Optometrists can play an important role when it comes to making intraocular lens (IOL) recommendations when referring patients for cataract surgery.
Optometrists routinely refer patients for cataract surgery, and in many cases, take an active role in the pre- and post-operative care of these patients when it comes to comanagement. A major part of the referral process that is oftentimes overlooked is making a specific intraocular lens recommendation. It is easy to let the cataract surgeon to whom you are referring make that recommendation, but there is a great opportunity in understanding IOLs, the differences between them, and what might provide the best experience for your patient whom you know best.
Dr. Emily Evans discusses how to make an intraocular lens recommendation in this video interview and why it can enhance your patient’s experience when it comes to cataract surgery.
Watch more for tips on surgical co-management and the role of the OD in this video:
First and foremost, you need to always think about the needs of your patient.
If your patient performs extensive near work, it might be worth educating your patient on multifocal IOLs or extended depth of focus IOLs so they understand that these are options.
Similarly, you can look at your patients refraction and topography. If you know that your patient has a moderate to large amount of cylinder, you can discuss toric IOLs as their best opportunity to reduce dependence on corrective lenses after surgery. Be able to discuss the benefits of laser-assisted cataract surgery with them as well. A small amount of astigmatism may be able to be corrected with the femtosecond laser.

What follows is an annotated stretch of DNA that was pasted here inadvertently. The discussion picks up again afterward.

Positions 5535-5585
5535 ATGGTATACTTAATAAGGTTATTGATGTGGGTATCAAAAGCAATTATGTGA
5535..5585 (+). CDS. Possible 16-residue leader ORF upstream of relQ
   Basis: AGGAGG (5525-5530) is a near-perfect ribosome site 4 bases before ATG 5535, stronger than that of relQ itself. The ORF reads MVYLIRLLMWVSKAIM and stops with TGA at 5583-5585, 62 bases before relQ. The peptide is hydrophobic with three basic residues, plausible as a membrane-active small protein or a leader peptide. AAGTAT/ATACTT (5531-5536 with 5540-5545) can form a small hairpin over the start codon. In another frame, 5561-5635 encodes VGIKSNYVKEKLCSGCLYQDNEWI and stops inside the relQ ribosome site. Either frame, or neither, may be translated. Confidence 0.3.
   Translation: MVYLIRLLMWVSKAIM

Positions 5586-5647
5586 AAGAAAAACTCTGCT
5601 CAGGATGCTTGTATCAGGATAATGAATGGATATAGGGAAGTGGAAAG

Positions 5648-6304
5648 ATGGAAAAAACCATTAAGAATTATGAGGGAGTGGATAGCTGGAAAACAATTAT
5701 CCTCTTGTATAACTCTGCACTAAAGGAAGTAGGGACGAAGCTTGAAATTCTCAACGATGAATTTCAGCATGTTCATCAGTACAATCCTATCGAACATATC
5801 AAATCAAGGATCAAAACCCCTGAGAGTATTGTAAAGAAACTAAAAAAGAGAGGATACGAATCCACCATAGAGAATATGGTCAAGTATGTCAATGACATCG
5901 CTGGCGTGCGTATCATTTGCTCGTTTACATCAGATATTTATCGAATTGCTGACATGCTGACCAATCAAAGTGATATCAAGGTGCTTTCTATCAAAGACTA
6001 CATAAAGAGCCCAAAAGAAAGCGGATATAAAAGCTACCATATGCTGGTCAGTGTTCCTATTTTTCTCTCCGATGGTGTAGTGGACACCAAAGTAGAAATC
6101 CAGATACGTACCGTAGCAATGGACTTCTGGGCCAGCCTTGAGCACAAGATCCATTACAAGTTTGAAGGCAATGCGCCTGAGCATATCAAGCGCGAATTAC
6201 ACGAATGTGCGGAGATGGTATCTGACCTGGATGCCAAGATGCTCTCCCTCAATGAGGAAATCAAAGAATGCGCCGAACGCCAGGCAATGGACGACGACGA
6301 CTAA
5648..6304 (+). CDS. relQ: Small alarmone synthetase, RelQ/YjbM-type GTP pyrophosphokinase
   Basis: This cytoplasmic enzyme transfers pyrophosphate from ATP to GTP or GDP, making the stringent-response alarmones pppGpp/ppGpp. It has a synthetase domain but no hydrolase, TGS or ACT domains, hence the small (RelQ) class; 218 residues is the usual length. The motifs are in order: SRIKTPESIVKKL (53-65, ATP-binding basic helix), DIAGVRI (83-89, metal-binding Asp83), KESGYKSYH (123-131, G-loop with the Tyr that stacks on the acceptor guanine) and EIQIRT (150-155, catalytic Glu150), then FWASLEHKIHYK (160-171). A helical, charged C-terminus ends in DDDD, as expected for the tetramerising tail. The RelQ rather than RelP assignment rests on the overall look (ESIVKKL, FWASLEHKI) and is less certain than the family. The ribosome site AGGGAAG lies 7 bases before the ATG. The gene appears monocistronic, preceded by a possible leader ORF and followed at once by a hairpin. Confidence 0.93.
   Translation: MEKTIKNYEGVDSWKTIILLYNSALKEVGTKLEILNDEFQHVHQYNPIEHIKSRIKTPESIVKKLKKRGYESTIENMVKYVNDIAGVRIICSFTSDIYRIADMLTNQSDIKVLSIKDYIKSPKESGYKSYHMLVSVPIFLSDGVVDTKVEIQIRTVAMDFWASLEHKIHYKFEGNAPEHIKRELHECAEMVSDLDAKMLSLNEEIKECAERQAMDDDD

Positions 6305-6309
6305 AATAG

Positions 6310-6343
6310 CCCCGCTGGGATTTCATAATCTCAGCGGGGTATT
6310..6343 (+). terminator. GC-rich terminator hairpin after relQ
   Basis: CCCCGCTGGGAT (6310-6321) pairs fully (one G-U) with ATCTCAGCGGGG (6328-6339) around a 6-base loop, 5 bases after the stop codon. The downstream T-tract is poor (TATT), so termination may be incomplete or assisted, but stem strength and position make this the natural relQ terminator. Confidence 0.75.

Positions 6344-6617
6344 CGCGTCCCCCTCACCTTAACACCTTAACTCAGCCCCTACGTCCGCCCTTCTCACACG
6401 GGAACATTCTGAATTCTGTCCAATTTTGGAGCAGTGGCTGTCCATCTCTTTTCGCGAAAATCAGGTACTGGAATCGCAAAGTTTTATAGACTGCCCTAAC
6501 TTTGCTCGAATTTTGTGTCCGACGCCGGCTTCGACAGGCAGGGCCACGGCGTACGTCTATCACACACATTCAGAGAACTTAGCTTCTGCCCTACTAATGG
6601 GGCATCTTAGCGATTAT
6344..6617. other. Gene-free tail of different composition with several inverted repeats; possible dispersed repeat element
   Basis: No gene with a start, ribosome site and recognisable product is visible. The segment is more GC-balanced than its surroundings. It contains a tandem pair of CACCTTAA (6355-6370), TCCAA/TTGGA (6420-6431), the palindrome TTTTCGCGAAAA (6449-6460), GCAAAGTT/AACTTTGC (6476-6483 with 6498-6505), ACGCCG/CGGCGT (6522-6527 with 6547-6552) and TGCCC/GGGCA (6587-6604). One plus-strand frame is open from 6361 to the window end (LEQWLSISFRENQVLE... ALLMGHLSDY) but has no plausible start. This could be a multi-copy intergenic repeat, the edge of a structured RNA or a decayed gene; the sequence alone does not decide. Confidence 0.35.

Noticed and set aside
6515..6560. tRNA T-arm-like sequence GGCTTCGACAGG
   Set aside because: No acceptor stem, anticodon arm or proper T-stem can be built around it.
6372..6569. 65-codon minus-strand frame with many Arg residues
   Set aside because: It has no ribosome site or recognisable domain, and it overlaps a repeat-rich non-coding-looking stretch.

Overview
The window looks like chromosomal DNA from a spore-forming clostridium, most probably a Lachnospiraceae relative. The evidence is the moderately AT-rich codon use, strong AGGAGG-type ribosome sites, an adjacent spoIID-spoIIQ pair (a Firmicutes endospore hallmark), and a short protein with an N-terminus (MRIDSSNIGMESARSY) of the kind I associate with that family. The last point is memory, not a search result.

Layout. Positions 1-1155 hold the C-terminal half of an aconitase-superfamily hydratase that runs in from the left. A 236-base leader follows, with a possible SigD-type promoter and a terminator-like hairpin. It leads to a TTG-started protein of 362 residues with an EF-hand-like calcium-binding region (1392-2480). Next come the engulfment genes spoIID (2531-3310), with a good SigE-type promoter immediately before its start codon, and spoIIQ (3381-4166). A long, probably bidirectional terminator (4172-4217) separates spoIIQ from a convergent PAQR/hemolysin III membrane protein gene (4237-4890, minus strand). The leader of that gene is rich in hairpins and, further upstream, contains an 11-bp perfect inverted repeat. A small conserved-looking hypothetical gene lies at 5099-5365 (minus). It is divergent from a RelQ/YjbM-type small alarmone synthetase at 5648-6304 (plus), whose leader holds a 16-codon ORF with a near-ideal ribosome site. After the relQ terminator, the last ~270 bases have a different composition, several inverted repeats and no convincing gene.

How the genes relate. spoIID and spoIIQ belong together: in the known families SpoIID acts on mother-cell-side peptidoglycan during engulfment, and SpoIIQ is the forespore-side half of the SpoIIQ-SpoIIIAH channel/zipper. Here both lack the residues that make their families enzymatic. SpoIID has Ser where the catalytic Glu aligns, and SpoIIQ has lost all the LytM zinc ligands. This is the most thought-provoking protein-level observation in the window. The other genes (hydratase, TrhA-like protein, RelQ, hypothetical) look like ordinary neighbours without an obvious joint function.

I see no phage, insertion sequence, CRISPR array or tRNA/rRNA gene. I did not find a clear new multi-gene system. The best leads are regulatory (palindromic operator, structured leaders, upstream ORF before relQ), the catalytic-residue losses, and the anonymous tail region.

When patients arrive at their surgical consult, they are oftentimes inundated by options and recommendations. Discussing with patients these options ahead of time, even at a high level can give them far greater confidence when it comes choosing an IOL with your surgeon of choice.
Other critical elements to discuss with patients to whom you are recommending cataract surgery or sending for a consult include the pre- and post-operative protocol, the healing process, and the procedure itself.
One thing you might overlook when it comes to educating patients is informing them about the surgeon to whom you are referring them. It is important to talk to patients about who their surgeon is and why you are recommending them.
When it comes to patient outcomes, one step optometrists can take in order to ensure the best possible outcome is prepping the ocular surface prior to surgery. Actively treat dry eye or any other ocular surface disease prior to surgery even before referring. This treatment can vary depending on the severity of signs and symptoms. Communication is key with both your patient and your cataract surgeon. If you set the patient up and provide them with expectations and arm them with information, the patient will trust you and your surgeon will have confidence in you.